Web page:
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PEP-Easy Tip: To save PEP-Easy to the home screen

PEP-Web Tip of the Day

To start PEP-Easy without first opening your browser–just as you would start a mobile app, you can save a shortcut to your home screen.

First, in Chrome or Safari, depending on your platform, open PEP-Easy from pepeasy.pep-web.org.  You want to be on the default start screen, so you have a clean workspace.

Then, depending on your mobile device…follow the instructions below:

On IOS:

  1. Tap on the share icon  Action navigation bar and tab bar icon
  2. In the bottom list, tap on ‘Add to home screen’
  3. In the “Add to Home” confirmation “bubble”, tap “Add”

On Android:

  1. Tap on the Chrome menu (Vertical Ellipses)
  2. Select “Add to Home Screen” from the menu

 

For the complete list of tips, see PEP-Web Tips on the PEP-Web support page.

Gentile, J. (2016). Naming the Vagina, Naming the Woman. DIVISION/Rev., 14:23-29.

(2016). DIVISION/Review, 14:23-29

Commentary

Naming the Vagina, Naming the Woman

Jill Gentile

An adapted version of this essay appears in the author's new book, Feminine Law: Freud, Free Speech, and the Voice of Desire, with M. Macrone (London, UK: Karnac Books, 2016).

Naming entails a risk; but with that risk comes power. In her celebrated novel The Flamethrowers (2013, p. 76), Rachel Kushner illustrates this point through the character Lonzi, who speaks “of this essential female part, and it turned out he was speaking specifically of a woman's vulva. A good example of how it was Lonzi had come to be leader. He was willing to think to extremes and name them.” Who is Lonzi, and how was he named? Kushner answers (Owens, 2013): “He's a fictionalized futurist of sorts … he's the leader of this avant garde little gang in Rome around 1910, and they ride motorcycles and romanticize machinery, speed, war, violence, the future. … I named him after the radical and great Italian feminist, Carla Lonzi, who wrote We Spit on Hegel. He has contempt for women but he invokes a really cool one every time someone says his name.”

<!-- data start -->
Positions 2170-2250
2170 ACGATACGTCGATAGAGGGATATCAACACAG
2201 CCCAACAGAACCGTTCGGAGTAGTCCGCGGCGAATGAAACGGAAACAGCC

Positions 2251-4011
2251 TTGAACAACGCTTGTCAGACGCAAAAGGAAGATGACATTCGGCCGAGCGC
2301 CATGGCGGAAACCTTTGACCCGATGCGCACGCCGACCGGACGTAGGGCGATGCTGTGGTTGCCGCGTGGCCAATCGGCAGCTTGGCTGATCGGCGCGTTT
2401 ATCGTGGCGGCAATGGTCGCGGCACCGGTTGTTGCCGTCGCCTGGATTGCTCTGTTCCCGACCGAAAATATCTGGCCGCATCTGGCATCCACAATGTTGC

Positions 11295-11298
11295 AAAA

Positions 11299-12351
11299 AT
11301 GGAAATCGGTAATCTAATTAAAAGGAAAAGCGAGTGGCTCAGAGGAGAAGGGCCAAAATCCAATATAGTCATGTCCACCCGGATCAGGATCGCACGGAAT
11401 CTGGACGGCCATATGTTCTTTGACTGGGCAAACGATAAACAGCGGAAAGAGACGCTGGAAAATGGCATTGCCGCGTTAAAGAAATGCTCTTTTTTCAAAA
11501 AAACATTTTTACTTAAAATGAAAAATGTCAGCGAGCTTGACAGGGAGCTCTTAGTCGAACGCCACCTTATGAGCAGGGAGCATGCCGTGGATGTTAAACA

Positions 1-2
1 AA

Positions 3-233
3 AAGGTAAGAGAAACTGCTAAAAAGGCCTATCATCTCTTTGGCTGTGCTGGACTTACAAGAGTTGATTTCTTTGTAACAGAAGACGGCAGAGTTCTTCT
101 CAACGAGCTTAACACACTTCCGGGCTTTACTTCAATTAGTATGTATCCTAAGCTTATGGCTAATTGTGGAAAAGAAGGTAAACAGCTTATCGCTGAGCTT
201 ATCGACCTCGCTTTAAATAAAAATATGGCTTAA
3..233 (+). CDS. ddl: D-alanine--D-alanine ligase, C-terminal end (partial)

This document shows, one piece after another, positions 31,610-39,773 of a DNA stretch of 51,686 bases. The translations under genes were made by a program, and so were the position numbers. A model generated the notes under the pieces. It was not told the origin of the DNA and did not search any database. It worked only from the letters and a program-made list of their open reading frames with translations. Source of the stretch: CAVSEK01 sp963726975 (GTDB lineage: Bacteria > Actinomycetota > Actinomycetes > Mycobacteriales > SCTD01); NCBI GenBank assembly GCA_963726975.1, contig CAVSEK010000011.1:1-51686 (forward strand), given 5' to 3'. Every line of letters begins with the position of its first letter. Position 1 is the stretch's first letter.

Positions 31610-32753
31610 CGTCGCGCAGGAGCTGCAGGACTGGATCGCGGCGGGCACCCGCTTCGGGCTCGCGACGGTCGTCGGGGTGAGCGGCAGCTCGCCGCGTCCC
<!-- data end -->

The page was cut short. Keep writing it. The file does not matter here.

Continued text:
Untitled, Sapa, 1996

Though in the novel Carla herself is just a cool hidden historical reference, it is she who—her name that—underwrites Lonzi's strength. In this meta-story of naming, the fictional macho Lonzi doesn't just silently and enigmatically etch the name of a celebrated feminist, evocatively naming her; he also boldly and explicitly names what defies naming. He names the female genital. Kushner's choice here isn't arbitrary.

[This is a summary or excerpt from the full text of the book or article. The full text of the document is available to subscribers.]

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